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Chance of showers, chance of sunbreaks — so what do probability forecasts really mean?

Tim Durkan
Tim Durkan Photography
A view of Puget Sound looking to the Pacific Ocean from Seattle on April 30, 2020. "from washington with love - bring it on Friday," writes Time Durkan on Facebook.

As May begins, the weather continues to offer that typical grab bag of conditions that is typical for spring in the Northwest: plenty of clouds, along with showers, sunbreaks, even possible thunderstorms. And often, forecasts predict the probability of these phenomena: a 10 percent chance of rain, say — or 50 percent chance.

That sounds plausible, but it turns out most people don’t know what that actually means.


“There’s been studies, of all kinds of people — whether they knew what it was. Only about a third of the population know what it means,” KNKX weather expert Cliff Mass said.

He was responding to a question emailed to me by a Seattle listener, who said the issue has nagged at him for a long time.

“When I hear a prediction of a 10 percent chance of rain, I always wonder if that means there's a 1-in-10 chance of rain at some time during the day, or that we'll get rain for 2.5 hours in the next 24,” Andrew Joslin wrote.

“That’s a really good question,” said Mass, adding that he’s always delighted to hear from listeners.

“When there’s a 30 percent chance of precipitation, it’s not 30 percent of the time or 30 percent of the area,” he said. “What it means is, 30 percent of a certain period — generally a 12-hour period — the chance of precipitation at a particular point.”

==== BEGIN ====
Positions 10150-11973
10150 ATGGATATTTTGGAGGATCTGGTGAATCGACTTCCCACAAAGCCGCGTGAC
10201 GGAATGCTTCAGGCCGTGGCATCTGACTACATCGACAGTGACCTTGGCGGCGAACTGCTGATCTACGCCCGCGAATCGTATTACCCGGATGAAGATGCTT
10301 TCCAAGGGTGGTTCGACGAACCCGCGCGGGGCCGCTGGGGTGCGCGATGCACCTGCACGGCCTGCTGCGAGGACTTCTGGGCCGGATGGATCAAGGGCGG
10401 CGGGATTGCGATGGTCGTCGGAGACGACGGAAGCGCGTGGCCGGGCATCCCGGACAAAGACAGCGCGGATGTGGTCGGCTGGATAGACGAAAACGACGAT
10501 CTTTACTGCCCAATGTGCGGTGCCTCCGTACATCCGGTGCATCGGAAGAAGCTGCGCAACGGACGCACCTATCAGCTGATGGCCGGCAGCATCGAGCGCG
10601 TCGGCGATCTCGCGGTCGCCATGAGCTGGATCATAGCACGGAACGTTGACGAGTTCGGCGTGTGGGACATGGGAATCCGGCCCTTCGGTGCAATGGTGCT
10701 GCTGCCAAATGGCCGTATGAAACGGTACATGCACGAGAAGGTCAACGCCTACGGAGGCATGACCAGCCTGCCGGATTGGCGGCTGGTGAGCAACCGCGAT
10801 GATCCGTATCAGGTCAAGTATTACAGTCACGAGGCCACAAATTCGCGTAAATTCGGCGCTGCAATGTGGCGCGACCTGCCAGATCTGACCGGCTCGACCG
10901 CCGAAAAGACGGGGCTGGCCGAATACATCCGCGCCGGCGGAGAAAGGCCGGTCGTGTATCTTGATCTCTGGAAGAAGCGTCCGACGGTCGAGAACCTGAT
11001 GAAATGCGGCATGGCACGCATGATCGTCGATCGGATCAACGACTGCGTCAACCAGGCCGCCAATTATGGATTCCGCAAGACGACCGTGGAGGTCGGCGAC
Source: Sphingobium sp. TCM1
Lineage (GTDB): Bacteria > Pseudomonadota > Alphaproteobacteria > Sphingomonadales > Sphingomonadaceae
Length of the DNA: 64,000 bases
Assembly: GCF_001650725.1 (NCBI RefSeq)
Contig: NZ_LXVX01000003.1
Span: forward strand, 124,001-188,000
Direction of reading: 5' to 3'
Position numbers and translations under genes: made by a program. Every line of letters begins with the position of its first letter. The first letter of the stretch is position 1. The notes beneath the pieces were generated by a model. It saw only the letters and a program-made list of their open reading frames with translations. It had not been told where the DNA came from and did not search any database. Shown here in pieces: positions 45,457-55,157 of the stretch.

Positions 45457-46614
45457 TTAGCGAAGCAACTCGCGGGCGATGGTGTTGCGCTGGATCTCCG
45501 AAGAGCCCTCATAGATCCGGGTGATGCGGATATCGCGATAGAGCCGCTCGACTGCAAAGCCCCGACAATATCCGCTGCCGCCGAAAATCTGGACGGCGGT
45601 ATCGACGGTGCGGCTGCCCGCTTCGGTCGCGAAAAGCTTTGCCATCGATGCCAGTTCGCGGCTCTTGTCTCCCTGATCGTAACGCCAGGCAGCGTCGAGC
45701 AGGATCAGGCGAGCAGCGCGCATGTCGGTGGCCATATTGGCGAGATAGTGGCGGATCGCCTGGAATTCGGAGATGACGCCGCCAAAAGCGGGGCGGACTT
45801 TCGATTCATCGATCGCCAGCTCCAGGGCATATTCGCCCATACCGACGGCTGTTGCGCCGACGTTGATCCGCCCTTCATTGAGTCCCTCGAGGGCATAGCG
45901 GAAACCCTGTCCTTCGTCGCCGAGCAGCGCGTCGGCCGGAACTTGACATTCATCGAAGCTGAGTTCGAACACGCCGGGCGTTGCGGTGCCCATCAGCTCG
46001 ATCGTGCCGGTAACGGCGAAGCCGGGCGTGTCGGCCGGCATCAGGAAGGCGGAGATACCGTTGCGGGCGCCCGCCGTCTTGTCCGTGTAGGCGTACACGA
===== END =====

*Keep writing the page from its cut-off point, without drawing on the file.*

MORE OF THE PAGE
So, as an example, Mass says, if you hear of a 30 percent chance of rain tomorrow afternoon in Seattle, that means at a specific place, such as Seattle-Tacoma International Airport, for the 12 hours around that time.


Another source of potential confusion, Mass says, is with the terms “partly cloudy” and “partly sunny.”

“They are the same thing,” he says. When the National Weather Service uses those terms, their expectation is identical. “That the sky coverage will be somewhere between three-eights and five-eighths of the sky – so roughly half of the sky is going to be covered with clouds.” 

Mass added that it is a standard meteorological convention is to work in "octals," or eighths, of the sky, “and that’s why every definition is in terms of eighths,” he said.


Earlier in April, the weather was so dry, it looked like the state was headed toward a record. But Mass says precipitation caught up nicely by the end of the month.

“So right now we’re about three-quarters of an inch below normal,” he said Thursday. “That takes us from possibly being the driest April on record to about the 25th driest on record — so, we’re a little drier than normal, but it’s nothing too exceptional.”

After a check of the records on Friday morning, Mass confirmed it is now officially “the 20th driest, since 1945.”

Bellamy Pailthorp covers the environment for KNKX with an emphasis on climate justice, human health and food sovereignty. She enjoys reporting about how we will power our future while maintaining healthy cultures and livable cities. Story tips can be sent to